Lee Pace stars as Joe MacMillan, an ex-IBM salesman who wants to reverse-engineer the personal computer of his former company to create an even greater product. He enlists a gifted engineer and a coding prodigy to help him in his mission.
Here’s what you should know about the new AMC series that goes beyond the technology revolution of the early 1980s. Watch the promo for Halt and Catch Fire above and read a recap of the first episode here.
1. The Greatest Technology Discoveries Come From Stealing
MacMillan leaves his sales job at IBM back east and moves to Silicon Prairie, the latest technology sector located in Dallas, in 1983. He wants to take (or steal, as it’s implied in the video above) the technology of the PC created by his former company and use it to create a faster and cheaper computer. He brings on Cardiff computer engineer Gordon Clark (Scoot McNairy), who needs to be convinced again of his greatness after failing to launch his own line of PCs in the late-1970s.
— Halt and Catch Fire (@HaltAMC) May 25, 2014
Clark explains to MacMillan that IBM doesn’t own any of the designs necessary to construct its personal computers except for the main computing chip. “Open architecture. IBM basically doesn’t own anything inside the machine,” the engineer tells MacMillan. The men won’t find the key to successfully reverse-engineering the IBM PCs on their own. A young female coder named Cameron Howe and Clark’s wife Donna, also a computer engineer, will assist in the men’s pursuits.
— Halt and Catch Fire (@HaltAMC) May 26, 2014
Pace puts the show into perspective of today’s world of innovation for Indiewire:
It’s a story about innovation, and innovation is absolutely one of the most compelling issues of our time. It moves so quickly. You listen to some of the things Elon Musk is working on, and it’s a mind-boggling way to think about the future. These are people who think like that. I think the time and the place of the show give us an opportunity to think about the concept of innovation and how to stay on the wave of what’s coming next.
2. Steve Jobs’ Partner Gave the Show a ’10’
To start a revolution, you have to take matters into your own hands. Anyone out there at the start of something big? pic.twitter.com/fD3LZuHXTV
— Halt and Catch Fire (@HaltAMC) May 10, 2014
MacMillan and Cardiff Electric never existed in the real world, but they will compete against real-life innovator Steve Jobs. “Joe Macmillan is absolutely aware of Steve Jobs and thinking of what he’s cooking up on the West Coast,” Pace said at the show’s SXSW premiere panel on March 9.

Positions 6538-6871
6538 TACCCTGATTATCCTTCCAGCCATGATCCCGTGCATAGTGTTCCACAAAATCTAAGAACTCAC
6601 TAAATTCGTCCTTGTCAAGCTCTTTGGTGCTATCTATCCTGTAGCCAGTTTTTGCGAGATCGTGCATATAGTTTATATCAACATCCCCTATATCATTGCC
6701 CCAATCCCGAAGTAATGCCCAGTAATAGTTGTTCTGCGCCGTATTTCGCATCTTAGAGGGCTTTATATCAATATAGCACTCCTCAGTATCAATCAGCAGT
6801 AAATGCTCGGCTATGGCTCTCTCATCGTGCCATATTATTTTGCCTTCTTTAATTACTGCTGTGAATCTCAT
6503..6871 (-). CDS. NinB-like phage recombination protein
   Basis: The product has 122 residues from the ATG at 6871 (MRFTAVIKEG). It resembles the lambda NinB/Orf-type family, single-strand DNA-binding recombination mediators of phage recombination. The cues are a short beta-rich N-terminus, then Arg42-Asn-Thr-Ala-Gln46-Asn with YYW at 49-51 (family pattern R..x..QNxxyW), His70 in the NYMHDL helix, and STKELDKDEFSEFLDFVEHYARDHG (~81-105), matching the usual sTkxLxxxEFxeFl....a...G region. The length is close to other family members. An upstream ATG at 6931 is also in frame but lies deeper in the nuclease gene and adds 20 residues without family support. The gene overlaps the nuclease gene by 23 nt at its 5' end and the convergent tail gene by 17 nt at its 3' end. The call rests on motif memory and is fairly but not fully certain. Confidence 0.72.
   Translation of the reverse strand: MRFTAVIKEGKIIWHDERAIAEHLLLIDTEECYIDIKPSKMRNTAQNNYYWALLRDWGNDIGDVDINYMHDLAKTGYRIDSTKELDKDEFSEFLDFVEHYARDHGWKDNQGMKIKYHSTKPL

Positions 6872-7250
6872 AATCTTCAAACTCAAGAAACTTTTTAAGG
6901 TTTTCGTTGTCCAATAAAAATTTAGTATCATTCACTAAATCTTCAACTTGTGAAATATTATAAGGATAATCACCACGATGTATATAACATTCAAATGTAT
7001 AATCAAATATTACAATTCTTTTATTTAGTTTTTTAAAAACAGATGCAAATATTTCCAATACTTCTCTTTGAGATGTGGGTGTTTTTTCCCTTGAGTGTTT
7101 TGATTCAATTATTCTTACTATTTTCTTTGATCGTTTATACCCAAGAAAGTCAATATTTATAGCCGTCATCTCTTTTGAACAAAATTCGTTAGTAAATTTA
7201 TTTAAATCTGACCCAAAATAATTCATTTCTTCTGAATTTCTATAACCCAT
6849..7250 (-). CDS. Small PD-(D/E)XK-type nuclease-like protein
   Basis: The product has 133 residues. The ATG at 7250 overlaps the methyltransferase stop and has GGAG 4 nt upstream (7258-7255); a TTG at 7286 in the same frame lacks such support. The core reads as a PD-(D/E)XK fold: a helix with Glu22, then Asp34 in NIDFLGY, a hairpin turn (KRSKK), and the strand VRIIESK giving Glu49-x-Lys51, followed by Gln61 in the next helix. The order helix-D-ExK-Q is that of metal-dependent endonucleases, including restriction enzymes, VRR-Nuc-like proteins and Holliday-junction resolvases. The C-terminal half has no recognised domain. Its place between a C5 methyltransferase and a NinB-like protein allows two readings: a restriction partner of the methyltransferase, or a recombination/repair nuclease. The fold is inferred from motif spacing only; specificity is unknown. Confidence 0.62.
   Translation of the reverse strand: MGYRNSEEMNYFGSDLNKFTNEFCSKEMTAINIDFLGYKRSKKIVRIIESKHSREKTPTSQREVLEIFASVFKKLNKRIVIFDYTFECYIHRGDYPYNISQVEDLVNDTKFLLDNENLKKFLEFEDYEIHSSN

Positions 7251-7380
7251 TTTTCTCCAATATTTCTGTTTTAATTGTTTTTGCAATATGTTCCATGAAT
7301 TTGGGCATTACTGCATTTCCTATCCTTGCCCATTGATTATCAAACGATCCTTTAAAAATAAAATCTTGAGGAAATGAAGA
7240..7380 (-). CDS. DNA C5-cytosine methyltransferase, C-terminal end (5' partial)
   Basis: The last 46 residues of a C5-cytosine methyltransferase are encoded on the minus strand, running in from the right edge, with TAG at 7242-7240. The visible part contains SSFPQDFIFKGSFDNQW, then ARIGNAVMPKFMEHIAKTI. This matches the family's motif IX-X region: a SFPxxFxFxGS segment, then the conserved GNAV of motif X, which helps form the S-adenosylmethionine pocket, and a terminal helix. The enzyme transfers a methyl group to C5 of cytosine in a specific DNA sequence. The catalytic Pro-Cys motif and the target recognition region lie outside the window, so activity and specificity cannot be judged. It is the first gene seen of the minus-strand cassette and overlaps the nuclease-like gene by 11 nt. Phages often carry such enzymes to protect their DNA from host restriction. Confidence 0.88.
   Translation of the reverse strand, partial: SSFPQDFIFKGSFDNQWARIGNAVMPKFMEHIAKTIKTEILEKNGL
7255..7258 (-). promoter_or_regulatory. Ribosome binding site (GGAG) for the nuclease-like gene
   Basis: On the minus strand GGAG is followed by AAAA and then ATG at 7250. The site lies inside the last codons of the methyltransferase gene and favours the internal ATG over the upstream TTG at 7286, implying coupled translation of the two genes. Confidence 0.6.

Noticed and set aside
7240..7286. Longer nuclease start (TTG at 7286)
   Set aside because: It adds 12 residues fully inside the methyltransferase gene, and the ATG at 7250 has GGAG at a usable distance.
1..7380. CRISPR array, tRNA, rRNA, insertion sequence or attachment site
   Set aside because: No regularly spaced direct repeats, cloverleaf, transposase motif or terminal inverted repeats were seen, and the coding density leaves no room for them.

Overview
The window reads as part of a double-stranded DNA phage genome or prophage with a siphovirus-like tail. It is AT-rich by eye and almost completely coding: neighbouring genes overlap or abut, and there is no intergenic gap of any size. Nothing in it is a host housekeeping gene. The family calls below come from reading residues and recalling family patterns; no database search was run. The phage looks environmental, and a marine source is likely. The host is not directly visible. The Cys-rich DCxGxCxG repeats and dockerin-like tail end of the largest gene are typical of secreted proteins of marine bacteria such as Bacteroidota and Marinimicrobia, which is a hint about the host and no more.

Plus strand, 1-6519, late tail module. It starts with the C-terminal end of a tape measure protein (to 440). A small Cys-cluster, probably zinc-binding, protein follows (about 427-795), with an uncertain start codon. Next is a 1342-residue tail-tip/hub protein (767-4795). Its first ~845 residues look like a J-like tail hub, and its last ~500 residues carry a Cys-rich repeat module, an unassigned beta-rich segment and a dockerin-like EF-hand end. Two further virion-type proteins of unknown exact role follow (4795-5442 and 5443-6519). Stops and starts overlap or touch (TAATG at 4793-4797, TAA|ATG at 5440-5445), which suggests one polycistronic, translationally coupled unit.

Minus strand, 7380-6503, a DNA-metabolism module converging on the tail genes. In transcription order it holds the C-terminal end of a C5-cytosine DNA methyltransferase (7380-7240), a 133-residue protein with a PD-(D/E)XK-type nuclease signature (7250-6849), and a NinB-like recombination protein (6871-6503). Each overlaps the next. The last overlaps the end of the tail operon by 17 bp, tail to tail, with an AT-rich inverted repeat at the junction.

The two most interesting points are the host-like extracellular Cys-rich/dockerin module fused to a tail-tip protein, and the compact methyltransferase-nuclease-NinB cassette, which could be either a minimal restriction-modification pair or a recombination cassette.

This is an unexplored avenue of the tech story we’ve all become very interested in through the lens of the Steve Jobs and Bill Gates of the world. These are kind of the unsung heroes that made sure that every computer on your desk isn’t an IBM PC.
Co-creator Chris Cantwell drew inspiration from his own connection to the Dallas tech sector. His father moved his family to the Dallas area to work for a computer company in the 1980s, he told the SXSW audience:
That really stuck with me on an emotional level. That was at the emotional core for me.
— Halt and Catch Fire (@HaltAMC) May 26, 2014
3. AMC Needs ‘Halt and Catch Fire’ To Be A Hit
The cable channel is in search of its next big hit to continue the success of past series like Breaking Bad, Mad Men and The Walking Dead. After next spring, AMC will only have The Walking Dead as a worthy competitor in the TV landscape.
The Hollywood Reporter explains the significance of Halt and Catch Fire‘s to the future of AMC.
In a world where AMC has nowhere near the track record of closest rival FX and is still playing in on field of heavyweights that include HBO, Showtime and Starz, launching another drama with gravitas (and, preferably, solid ratings) is of the utmost importance.
Critics are comparing MacMillan and the show to the other period drama, Mad Men, and its lead Don Draper, but Mackenzie Davis tells Indiewire that the Halt and Catch Fire differs both visually and aesthetically:
I read the script, and I was like, ‘Oh this is fascinating and much less about computers than people might think it would be.’ It’s about people and personalities and agendas and sex.
4. The Series Is the First TV Show to Premiere on Tumblr
— Halt and Catch Fire (@HaltAMC) May 9, 2014
AMC used the computer drama to create its own tech history when it released the first episode early on Tumblr. Halt and Catch Fire was the first TV series ever to launch on the social media site. It’s also available through cable providers’ VOD and online at AMC.com.
The show explains its title at the top of the pilot episode:
HALT AND CATCH FIRE (HCF): An early computer command that sent the machine into a race condition, forcing all instructions to complete for superiority at once. Control of the computer could not be regained.
5. AMC Used YouTube Stars to Hype the Show
Tumblr wasn’t the only new media AMC reached out to to help launch its new series. YouTube sensations Fine Bros. dedicated one of their “Kids React” videos to old computers from the late ’70s and early ’80s featured on the show.
The kids are flummoxed by the lack of a mouse, using two buttons to power on, and the lack of any other color than green on the screen. Things got a little better when they inserted a game into the computer from a floppy disc, with one little girl admitting, “This is better than Flappy Bird.”
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